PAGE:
When CDN was born, networks were eclectic places. Three primary protocols (IBM Token Ring, ARCNet and Ethernet) were competing for dominance, and network operating systems such as Banyan VINES, Novell NetWare and LAN Manager ran the software side. Even the cabling was complex, with thin and thick coaxial cable (remember the vampire tap?), several types of unshielded twisted pair, and, more recently, optical fibre.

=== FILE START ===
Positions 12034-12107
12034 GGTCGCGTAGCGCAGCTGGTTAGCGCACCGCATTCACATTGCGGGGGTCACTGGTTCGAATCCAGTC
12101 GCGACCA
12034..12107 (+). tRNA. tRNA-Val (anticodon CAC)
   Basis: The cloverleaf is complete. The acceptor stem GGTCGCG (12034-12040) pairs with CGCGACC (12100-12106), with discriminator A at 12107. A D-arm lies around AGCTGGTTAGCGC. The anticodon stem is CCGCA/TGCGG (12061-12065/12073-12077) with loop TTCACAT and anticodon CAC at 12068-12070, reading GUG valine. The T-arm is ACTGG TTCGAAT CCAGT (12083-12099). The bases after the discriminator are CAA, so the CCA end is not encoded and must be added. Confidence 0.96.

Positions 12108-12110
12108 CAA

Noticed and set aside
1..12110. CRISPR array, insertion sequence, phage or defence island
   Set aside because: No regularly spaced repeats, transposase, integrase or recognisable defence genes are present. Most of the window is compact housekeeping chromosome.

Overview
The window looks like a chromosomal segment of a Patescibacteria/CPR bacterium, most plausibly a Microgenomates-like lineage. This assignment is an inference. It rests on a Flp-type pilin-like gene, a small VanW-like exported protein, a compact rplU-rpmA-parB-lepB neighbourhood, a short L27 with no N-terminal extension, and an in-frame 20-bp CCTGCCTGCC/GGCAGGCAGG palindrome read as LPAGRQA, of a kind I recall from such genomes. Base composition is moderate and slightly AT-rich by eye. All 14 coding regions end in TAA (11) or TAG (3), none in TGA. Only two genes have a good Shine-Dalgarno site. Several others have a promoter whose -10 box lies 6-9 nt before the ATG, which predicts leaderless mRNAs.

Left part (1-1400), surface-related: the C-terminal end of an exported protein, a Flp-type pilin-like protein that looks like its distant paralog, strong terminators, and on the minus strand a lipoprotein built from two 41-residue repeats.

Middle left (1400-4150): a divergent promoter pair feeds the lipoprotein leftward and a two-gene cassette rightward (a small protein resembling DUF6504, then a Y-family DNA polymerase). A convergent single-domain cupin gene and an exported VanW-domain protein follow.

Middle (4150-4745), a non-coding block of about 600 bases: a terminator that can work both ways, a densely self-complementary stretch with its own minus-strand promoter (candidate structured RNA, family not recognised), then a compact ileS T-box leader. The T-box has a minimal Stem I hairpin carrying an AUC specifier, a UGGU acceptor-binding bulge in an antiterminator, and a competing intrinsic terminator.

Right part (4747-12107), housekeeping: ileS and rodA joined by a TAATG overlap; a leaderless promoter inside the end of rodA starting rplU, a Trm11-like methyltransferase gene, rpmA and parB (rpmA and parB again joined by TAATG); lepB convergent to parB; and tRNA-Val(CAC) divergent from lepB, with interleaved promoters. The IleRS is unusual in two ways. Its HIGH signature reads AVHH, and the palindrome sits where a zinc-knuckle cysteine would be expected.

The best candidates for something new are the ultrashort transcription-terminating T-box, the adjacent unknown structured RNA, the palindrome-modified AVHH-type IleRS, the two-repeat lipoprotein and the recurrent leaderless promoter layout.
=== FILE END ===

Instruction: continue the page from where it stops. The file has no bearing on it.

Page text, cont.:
A combination of bad marketing and lagging development, coupled with Microsoft’s standards-based Windows networking and the growth of TCP/IP meant the end of these proprietary stacks, the demise of Banyan and Novell’s decline and subsequent re-invention. Simplified Windows networking meant that networks moved to become a mainstream technology. Wires have given way to wireless in many environments, eliminating one pain point while adding several others. Home networking, once only the province of geeks, has grown as well.